• Terry C says:

      1500 km is a very short life for a drive belt. A well maintained chain will go at least 5000 km.

  6. Colin, not it is not a full carbon fork, but it still provides damping.

    Bruce – with the media landscape today that it is easy to assume that content is paid or there is vested interest – this is not the case with this website where we have always put the interests of the community first. Bicycles Network Australia does not run paid reviews and if we were to do a review or article which was paid, this would be disclosed. In contrast to many bike magazines, we also do not ‘require’ advertising to do reviews.

    If you have followed this website – you will know that we prioritise Australian based business and have worked hard over the last 17 years to support the local industry. As an example, the directory listing for Angry Butcher Bikes on is free as I feel that it is fairer to provide complete coverage rather than operate a paid directory which only has partial coverage – even if it means hours of work every month maintaining the directory. And I get regular feedback from bike shops about the very high quality referrals and customer leads who come to their shop via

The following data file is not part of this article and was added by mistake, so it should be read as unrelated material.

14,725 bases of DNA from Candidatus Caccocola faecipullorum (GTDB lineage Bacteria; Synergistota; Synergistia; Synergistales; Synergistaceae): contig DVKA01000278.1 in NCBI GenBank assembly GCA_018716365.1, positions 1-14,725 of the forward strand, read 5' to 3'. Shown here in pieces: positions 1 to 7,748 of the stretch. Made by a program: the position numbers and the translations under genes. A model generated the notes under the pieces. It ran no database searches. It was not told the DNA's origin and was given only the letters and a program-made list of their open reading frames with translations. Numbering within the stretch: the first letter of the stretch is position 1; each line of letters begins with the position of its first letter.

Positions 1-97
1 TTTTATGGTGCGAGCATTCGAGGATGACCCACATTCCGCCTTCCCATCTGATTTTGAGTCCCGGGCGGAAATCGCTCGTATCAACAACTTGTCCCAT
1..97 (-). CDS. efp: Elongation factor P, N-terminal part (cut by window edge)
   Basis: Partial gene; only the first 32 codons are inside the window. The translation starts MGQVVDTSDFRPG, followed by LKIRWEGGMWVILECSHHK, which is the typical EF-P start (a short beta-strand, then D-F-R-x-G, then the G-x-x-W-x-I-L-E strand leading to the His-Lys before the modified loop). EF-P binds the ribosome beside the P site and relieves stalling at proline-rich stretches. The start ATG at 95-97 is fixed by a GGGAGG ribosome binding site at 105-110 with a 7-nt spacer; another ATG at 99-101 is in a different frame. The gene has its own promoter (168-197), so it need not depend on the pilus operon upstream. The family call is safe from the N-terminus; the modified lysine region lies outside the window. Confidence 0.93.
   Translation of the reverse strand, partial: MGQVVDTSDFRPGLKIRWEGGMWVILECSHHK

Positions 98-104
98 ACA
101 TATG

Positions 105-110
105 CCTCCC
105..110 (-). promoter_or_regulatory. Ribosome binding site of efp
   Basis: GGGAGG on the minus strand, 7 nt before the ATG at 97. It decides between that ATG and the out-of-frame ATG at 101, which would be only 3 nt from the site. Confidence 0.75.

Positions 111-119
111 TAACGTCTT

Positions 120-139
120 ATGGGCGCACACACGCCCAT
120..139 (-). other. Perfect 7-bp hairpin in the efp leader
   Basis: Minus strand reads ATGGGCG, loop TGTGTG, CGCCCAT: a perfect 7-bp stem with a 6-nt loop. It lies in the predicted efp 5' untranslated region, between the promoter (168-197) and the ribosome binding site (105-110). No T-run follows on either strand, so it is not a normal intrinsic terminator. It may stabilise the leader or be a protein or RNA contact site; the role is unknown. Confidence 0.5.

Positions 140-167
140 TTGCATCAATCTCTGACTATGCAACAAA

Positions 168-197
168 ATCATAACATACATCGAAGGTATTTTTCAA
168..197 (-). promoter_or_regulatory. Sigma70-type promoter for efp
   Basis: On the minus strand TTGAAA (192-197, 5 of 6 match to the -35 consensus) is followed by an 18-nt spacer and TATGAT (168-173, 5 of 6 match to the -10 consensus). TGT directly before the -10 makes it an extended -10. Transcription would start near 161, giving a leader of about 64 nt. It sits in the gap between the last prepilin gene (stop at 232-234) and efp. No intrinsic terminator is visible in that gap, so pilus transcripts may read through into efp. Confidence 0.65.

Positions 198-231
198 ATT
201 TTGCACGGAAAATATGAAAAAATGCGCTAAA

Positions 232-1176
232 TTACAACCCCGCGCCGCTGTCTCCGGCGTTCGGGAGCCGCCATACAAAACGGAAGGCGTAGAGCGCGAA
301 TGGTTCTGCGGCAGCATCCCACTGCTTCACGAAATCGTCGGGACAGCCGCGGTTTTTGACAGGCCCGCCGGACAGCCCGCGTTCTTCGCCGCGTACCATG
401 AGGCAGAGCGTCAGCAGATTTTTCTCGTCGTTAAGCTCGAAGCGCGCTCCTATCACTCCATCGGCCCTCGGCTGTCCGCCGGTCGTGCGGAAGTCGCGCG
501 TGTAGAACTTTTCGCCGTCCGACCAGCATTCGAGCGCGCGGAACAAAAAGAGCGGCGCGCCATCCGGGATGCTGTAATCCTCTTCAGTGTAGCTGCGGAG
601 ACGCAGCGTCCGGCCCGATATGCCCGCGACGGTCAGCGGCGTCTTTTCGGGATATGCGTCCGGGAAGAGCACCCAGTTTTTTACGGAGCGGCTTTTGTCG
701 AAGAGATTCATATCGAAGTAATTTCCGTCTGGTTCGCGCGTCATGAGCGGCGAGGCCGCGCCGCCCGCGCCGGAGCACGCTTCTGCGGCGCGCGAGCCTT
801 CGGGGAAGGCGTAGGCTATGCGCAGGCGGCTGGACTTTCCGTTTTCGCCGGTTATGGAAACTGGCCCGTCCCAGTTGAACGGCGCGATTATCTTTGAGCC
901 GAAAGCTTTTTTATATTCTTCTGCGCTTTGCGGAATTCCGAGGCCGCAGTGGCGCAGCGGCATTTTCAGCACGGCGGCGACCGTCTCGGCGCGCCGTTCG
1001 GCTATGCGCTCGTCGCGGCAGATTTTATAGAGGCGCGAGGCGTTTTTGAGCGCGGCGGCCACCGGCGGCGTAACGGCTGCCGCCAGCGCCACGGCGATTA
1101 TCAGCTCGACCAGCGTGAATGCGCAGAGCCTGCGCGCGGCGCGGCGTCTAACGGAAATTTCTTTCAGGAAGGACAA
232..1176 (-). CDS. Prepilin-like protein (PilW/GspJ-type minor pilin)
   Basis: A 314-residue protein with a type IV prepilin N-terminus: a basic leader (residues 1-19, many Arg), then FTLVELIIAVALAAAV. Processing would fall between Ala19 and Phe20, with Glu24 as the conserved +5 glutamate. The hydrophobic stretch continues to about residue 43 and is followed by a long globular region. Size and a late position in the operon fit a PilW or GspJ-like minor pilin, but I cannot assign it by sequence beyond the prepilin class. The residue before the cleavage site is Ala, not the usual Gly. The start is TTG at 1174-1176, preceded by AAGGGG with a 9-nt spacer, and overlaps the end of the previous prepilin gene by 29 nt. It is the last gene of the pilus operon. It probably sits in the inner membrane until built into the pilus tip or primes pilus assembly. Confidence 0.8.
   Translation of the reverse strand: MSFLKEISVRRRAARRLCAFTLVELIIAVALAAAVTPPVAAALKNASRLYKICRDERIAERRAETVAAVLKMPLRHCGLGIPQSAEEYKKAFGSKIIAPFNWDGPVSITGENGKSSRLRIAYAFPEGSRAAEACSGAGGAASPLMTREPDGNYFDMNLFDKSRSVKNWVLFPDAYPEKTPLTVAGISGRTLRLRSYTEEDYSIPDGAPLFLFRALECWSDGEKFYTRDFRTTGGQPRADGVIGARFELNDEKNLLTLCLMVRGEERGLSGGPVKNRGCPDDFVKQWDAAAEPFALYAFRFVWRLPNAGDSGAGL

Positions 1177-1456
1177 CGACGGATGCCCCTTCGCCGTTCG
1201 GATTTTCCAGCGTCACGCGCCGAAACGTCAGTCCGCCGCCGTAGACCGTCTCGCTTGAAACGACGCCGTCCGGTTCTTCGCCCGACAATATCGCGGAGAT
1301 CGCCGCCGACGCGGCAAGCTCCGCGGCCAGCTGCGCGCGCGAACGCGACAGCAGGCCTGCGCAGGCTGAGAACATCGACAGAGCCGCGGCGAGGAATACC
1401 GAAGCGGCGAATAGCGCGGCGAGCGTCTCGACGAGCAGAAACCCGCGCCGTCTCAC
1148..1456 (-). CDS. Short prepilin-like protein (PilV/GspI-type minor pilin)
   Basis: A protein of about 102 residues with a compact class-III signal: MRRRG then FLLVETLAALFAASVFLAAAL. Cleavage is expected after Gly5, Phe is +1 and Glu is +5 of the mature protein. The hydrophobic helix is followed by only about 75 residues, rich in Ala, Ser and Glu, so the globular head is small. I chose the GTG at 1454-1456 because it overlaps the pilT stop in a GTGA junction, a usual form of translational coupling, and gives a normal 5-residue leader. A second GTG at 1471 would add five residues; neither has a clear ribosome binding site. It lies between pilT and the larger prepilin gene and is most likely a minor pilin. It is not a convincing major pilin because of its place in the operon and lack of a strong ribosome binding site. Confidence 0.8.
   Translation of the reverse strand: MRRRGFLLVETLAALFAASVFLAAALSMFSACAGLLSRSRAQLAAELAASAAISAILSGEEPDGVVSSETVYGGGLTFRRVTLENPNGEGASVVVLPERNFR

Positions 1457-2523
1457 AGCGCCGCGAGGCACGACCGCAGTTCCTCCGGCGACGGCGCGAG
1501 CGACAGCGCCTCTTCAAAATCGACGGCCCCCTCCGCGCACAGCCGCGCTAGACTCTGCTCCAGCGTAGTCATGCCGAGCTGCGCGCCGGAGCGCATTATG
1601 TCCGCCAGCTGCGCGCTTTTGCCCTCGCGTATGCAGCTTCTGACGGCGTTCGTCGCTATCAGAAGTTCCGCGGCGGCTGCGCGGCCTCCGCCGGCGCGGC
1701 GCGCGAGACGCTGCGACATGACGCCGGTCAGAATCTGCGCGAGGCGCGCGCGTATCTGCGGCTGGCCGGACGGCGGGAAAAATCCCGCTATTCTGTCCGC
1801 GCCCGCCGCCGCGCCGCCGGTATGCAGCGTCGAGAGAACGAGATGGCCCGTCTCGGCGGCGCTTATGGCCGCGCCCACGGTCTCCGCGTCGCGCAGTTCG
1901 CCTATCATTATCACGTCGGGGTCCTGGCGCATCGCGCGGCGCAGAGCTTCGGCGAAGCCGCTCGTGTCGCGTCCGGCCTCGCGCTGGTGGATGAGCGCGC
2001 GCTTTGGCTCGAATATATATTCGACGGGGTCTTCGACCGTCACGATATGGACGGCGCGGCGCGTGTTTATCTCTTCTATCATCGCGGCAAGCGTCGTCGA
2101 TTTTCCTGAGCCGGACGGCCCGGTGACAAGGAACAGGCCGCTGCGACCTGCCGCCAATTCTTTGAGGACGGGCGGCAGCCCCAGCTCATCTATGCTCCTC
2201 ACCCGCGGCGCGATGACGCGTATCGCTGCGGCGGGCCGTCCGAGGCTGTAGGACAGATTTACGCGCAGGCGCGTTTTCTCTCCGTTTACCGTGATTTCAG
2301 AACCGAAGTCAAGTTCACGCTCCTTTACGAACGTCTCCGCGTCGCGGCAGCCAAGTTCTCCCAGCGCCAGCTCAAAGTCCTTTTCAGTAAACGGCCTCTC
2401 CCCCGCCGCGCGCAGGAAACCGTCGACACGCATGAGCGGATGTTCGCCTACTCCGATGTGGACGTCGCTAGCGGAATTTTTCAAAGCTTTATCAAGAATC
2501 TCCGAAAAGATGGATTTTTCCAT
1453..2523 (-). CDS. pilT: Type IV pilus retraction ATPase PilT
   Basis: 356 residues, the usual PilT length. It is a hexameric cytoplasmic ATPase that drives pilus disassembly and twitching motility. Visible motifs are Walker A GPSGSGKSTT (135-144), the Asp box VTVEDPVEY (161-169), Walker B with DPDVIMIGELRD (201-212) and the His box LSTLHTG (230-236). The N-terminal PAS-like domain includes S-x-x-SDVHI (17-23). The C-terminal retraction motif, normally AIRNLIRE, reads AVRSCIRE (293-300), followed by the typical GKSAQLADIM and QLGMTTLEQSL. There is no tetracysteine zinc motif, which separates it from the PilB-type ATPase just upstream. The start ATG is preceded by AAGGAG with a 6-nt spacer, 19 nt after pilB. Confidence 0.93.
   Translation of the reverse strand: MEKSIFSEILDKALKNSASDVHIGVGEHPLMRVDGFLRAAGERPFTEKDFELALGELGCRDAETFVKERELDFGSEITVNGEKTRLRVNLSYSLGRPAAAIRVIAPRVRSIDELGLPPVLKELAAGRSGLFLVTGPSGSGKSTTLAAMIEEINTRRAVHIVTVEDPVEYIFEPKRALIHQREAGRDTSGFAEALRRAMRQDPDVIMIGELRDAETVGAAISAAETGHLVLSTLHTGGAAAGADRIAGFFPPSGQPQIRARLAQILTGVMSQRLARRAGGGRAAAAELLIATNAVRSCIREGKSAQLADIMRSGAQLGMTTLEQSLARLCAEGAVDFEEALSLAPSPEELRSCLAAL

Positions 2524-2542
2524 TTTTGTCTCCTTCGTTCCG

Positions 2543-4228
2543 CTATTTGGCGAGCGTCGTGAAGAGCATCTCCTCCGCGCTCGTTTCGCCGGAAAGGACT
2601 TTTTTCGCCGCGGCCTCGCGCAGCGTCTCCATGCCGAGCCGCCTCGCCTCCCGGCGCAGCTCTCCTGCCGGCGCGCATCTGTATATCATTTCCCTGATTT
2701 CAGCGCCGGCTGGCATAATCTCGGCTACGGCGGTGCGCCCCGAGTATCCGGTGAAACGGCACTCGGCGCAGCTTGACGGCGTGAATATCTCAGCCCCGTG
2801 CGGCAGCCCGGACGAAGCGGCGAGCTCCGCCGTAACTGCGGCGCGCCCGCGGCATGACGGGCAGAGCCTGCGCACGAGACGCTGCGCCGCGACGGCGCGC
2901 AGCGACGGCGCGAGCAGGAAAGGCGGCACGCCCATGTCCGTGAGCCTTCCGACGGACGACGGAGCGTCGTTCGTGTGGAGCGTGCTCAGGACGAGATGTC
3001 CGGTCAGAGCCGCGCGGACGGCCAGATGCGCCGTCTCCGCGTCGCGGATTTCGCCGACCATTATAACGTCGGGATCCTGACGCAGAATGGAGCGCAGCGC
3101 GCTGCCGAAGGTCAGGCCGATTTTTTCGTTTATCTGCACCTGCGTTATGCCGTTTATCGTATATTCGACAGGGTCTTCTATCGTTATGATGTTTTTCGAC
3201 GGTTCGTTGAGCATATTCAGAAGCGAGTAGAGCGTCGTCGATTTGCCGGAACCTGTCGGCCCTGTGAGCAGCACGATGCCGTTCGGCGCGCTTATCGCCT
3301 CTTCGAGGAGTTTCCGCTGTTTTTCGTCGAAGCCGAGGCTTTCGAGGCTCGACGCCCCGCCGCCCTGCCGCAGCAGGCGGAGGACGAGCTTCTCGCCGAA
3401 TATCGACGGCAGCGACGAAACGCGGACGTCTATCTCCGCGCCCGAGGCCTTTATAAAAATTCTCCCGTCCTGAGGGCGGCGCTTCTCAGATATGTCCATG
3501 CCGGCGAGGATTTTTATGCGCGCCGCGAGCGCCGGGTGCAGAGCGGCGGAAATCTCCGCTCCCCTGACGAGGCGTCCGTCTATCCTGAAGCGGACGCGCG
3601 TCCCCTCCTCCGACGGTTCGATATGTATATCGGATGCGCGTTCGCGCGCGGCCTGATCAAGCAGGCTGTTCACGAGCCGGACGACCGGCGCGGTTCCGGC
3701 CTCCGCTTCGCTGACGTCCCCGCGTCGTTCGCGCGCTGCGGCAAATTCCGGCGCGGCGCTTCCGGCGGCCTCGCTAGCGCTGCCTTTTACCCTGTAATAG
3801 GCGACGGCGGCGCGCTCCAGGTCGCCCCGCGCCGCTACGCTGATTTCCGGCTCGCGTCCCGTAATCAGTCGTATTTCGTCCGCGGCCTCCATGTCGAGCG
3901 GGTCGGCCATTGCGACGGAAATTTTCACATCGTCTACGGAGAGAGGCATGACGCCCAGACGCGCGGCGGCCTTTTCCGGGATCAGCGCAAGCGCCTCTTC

A lot of local bike shops are very successful and understand how to operate a great business and compete against or utilise the internet. In the Australian Online Cycling Marketplace Report which I published a few years back, it covers the strategies for competing online, or against online business successfully.

    For clarification, we are not associated with Bicycle Network Victoria and understand that this has been an ongoing point of confusion since they changed their name.


  7. Tissa, belt drive bikes are fantastic but are in a significantly higher price category – a key reason is that the frames need to be constructed specifically for belt-drive bikes and are more complex.